Master bathroom. On the left a sink drain. On the right the toilet.
Almost complete after the second day. Initially, we really wanted all copper piping because we know how to work with it in case we ever need to change or fix anything. But the cost was significantly more for both materials and labor. So we ended up with a compromise of having extra copper used on the ends of the rough-in. From there we can use solid copper and easily solder on valves but the majority of the run is easier to install PEX.
Master shower drain.
New stack location in the 6″ wall.
On the third and last day the inspector came by an approved everything.
In the main bathroom we didn’t have to move the duct because one wall was staying. Yay! We also were able to fix the reason the basement bath (which is directly below this bathroom) has an extra low ceiling in the shower. Originally, the tub drain crossed over a duct which required the duct to jog down. Thus the claustrophobic shower I get to use everyday. With a little maneuvering we were able to straighten the elbows without even removing any of the duct.
That means that someday when we get around to remodeling the basement bathroom we can raise the shower ceiling. Someday previous owners we will have corrected all of your mistakes!
With the plumber gone and everything approved we were back on ductwork duty. Only this time we were in a real pickle. My plan got thrown out the window when we pulled up the floor and saw how many floor joists were already full of ductwork and later piping. With the size of the new master bathroom and the fact that it now had two exterior walls and two windows I needed to get two floor registers in the room which is difficult when bathrooms have limited floor area for a register. The old master bathroom duct would work it just needed to be extended a few feet. But on the opposite exterior wall there wasn’t anything and there wasn’t any way to add another run since every floor cavity was full with either ductwork, piping, or both. There was an existing floor register under the big 6’ slider that used to serve the bedroom but that is where our tub is going so that wouldn’t work. After a lot of hemming and hawing it finally occurred to me just change the basement registers around. So without having to change the majority of the runs we swapped the upstairs and downstairs registers.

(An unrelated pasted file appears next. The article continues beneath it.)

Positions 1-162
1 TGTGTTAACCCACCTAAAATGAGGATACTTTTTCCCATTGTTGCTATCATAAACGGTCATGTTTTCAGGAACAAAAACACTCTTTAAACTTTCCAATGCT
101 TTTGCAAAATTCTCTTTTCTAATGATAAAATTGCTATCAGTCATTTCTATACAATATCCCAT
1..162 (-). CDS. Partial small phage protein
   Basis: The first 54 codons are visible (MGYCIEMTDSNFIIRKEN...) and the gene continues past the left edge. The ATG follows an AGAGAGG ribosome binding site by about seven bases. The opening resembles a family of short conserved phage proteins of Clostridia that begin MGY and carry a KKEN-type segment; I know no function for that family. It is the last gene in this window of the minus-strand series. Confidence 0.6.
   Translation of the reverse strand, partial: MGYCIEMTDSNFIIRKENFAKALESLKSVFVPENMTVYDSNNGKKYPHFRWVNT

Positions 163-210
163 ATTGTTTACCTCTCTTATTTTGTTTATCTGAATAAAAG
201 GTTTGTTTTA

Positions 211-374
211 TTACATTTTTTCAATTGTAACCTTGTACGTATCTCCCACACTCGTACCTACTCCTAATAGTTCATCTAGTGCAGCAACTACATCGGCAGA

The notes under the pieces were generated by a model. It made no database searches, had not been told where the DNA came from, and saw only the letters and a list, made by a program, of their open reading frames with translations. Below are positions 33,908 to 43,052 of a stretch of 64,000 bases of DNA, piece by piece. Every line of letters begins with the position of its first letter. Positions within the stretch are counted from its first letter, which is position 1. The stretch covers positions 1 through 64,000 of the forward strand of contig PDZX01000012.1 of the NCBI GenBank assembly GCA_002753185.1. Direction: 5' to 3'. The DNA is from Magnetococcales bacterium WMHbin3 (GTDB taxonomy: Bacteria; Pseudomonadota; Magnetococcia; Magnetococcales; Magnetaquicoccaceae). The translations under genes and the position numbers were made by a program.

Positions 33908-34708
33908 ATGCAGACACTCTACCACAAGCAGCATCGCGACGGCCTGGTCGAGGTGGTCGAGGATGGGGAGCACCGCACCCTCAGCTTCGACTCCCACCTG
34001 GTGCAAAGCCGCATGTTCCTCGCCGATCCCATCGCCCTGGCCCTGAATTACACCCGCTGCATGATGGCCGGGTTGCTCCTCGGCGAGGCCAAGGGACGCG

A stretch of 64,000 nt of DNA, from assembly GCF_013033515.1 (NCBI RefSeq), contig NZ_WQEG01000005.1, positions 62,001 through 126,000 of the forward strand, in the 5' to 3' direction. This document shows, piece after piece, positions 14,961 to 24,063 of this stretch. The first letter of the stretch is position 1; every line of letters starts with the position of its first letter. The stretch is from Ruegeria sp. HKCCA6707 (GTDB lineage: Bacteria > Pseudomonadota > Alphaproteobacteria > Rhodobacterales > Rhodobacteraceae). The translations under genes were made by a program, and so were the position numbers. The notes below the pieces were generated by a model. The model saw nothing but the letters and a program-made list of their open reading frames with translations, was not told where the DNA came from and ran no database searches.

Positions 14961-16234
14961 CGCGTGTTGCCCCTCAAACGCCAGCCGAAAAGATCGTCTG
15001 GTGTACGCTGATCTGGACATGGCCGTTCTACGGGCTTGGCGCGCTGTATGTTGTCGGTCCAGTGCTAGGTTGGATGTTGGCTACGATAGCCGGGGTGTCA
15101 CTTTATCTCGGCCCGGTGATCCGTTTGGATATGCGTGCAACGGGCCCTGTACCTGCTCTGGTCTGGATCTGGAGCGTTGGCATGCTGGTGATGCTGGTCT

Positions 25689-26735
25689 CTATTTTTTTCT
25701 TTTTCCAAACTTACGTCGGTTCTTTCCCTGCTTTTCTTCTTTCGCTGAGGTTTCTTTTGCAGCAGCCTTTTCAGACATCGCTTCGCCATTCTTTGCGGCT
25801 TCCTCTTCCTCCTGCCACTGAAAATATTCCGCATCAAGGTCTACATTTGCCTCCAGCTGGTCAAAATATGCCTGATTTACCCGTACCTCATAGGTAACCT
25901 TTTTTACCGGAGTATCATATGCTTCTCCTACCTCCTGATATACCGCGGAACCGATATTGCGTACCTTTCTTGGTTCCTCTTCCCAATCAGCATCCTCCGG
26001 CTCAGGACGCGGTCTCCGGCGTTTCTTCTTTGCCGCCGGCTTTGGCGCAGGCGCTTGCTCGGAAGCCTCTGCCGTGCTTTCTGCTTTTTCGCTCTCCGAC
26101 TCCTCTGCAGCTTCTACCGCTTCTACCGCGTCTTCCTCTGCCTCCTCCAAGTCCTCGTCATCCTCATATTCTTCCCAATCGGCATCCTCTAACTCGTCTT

The only problem was that the tub drain P trap came into that space and we had to cross the toilet waste pipe to get to the exterior wall. Hmm this calls for some creative ductwork…
Our nosy dog needs to be right in the action even if that action is on a plywood island in the middle of a construction site. See that guilty face? That is because 3 seconds after this picture she decided it was boring and wanted to get back off the island.
To get over the toilet drain we only had 3″ of height to work with. Two straight boots with a rectangular band bent to cover the joint. Lots of duct sealant and self tapping screws later:
Check out this sh*t! Ductwork WIN! Round to vertical flat oval. To round. To an offset elbow. To a round straight piece. To a boot. To an extreme short straight rectangular. To a boot. To a round straight. To an up boot. All done with the standard ductwork pieces Menard’s carries.
Yes this register will get less air because of the increased static pressure but I’m going to balance the dampers as best I can to overcome that and a low flow register is better than none at all.
Meanwhile the house is getting messier. Now I can answer all of Flannel Man’s “Hey Honey where is the _insert random tool here_?” questions with “It’s behind the couch.”